Determination of the Role of Endothelial Cells and Mesenchymal Cells in Regulating Lung

Tissue regenerative potential is governed by environmental signals from the surrounding niche, including mesenchymal progenitors and vascular endothelium, which may directly influence the activity of organ-specific stem cells. In this proposal, we will investigate the mechanisms by which these stromal elements regulate stem/progenitor cell activity in normal lung to reveal the mechanisms controlling lung homeostasis and repair. These studies will make use of sensitive and specific cell sorting paradigms to isolate lung stem cells, and will develop analogous, novel strategies to discriminate the stromal elements that regulate their function. Specifically, we will first determine the ability of endothelial cells (ECs) and fibrogenic/adipogenic progenitor
cells (FAPs) from lung tissue to support the self-renewal and differentiation of the distal lung stem and progenitor cells, bronchio-alveolar stem cells (BASCs) and alveolar type II cells (AT2) in culture systems. Molecules important in EC and FAP regulation of BASCs and AT2 cells will be identified with biochemical approaches. Second, we will examine the effect of EC abrogation on bronchiolar and alveolar epithelial cell injury repair using genetic and chemical maniupulations. This synergistic combination of in vitro co-culture and in vivo injury methods, techniques with which the PI’s labs have extensive expertise and supportive preliminary data, will allow us to investigate the cellular and molecular processes that mediate the regulatory interactions of lung stem cells with their niche. The ultimate elucidation of mechanisms through which niches control stem cell function will aid in the development of novel therapeutic targeting for lung diseases.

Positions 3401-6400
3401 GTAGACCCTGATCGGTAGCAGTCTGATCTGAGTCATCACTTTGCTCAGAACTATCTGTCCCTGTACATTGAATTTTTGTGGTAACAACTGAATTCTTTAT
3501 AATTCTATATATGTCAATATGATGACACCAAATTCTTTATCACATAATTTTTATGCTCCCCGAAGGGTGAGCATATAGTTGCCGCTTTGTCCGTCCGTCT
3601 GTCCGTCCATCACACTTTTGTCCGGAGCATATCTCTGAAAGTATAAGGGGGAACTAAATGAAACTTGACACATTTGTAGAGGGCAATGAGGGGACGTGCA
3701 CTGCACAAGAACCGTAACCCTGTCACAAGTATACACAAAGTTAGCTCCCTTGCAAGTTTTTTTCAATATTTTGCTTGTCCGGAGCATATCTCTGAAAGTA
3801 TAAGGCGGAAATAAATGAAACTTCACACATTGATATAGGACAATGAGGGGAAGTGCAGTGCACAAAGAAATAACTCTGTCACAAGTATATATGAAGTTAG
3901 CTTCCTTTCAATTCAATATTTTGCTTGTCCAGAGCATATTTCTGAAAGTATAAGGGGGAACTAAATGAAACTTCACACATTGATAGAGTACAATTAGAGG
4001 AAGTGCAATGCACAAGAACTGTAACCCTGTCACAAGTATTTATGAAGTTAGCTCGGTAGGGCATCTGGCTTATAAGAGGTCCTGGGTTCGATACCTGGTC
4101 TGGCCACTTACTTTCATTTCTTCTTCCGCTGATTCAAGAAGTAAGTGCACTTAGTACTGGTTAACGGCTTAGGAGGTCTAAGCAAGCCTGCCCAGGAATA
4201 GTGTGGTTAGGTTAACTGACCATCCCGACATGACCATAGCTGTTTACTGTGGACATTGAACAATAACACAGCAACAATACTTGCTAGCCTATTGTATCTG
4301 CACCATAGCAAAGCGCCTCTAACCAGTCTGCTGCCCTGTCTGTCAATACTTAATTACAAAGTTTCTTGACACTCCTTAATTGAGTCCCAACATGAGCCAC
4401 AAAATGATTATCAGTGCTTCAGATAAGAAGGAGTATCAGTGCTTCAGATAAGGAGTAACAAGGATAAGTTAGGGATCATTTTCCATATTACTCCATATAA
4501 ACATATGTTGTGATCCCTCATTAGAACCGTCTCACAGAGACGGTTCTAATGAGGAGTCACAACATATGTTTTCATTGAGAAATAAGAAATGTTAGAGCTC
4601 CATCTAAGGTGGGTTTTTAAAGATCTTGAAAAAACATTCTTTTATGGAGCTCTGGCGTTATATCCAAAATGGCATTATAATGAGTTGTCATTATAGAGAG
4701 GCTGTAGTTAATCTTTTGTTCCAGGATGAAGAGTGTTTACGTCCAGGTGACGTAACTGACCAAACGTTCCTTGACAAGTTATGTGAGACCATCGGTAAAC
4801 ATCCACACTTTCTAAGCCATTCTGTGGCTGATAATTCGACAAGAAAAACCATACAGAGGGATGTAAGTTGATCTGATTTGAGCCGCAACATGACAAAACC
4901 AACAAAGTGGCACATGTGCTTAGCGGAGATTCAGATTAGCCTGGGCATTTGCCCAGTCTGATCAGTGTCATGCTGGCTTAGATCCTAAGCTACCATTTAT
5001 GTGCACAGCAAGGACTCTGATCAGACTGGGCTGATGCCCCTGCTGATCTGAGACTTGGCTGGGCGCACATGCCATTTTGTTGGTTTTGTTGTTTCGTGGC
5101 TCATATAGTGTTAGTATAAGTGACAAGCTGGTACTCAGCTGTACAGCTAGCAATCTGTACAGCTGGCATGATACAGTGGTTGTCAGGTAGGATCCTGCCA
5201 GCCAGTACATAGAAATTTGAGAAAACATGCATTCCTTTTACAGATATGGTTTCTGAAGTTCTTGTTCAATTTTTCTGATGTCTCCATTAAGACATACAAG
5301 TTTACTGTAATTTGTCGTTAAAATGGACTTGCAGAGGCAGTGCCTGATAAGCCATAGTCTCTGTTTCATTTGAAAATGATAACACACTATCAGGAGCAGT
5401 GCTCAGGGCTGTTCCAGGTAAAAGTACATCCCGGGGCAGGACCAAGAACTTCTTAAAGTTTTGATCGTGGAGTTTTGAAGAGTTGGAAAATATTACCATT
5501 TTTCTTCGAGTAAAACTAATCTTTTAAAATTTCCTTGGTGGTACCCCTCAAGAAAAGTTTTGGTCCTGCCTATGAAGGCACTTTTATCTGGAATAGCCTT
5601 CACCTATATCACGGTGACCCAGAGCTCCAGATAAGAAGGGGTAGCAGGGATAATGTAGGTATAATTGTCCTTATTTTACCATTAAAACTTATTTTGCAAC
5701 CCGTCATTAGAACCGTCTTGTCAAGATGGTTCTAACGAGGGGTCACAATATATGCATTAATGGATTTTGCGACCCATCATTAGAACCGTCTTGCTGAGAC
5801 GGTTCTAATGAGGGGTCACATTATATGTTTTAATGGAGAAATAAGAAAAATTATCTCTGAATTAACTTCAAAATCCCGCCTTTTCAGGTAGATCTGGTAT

Copyright ©2013 NHLBI Progenitor Cell Biology Consortium.

University of Maryland School of Medicine logo

National Heart Blood and Lung Institute logo